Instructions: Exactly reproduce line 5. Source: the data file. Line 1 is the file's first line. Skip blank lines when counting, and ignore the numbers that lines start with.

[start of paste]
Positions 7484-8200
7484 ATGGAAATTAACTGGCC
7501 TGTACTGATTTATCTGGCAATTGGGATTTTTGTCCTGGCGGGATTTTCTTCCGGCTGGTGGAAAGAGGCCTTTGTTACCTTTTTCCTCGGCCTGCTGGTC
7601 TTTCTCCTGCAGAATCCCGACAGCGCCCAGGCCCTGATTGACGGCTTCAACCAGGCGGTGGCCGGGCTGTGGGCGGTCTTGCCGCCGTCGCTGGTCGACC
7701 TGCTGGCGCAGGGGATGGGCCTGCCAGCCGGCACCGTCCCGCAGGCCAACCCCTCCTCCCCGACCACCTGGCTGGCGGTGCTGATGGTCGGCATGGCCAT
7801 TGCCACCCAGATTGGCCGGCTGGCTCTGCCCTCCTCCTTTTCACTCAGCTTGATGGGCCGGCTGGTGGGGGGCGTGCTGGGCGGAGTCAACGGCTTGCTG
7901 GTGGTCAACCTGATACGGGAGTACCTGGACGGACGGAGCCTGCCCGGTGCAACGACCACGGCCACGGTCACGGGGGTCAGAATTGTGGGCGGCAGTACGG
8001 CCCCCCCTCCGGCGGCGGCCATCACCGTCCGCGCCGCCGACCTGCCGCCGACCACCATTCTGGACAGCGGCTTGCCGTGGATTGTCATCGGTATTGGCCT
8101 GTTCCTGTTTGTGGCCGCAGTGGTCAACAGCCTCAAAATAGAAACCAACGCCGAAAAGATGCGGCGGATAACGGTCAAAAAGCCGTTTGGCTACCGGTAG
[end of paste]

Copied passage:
7701 TGCTGGCGCAGGGGATGGGCCTGCCAGCCGGCACCGTCCCGCAGGCCAACCCCTCCTCCCCGACCACCTGGCTGGCGGTGCTGATGGTCGGCATGGCCAT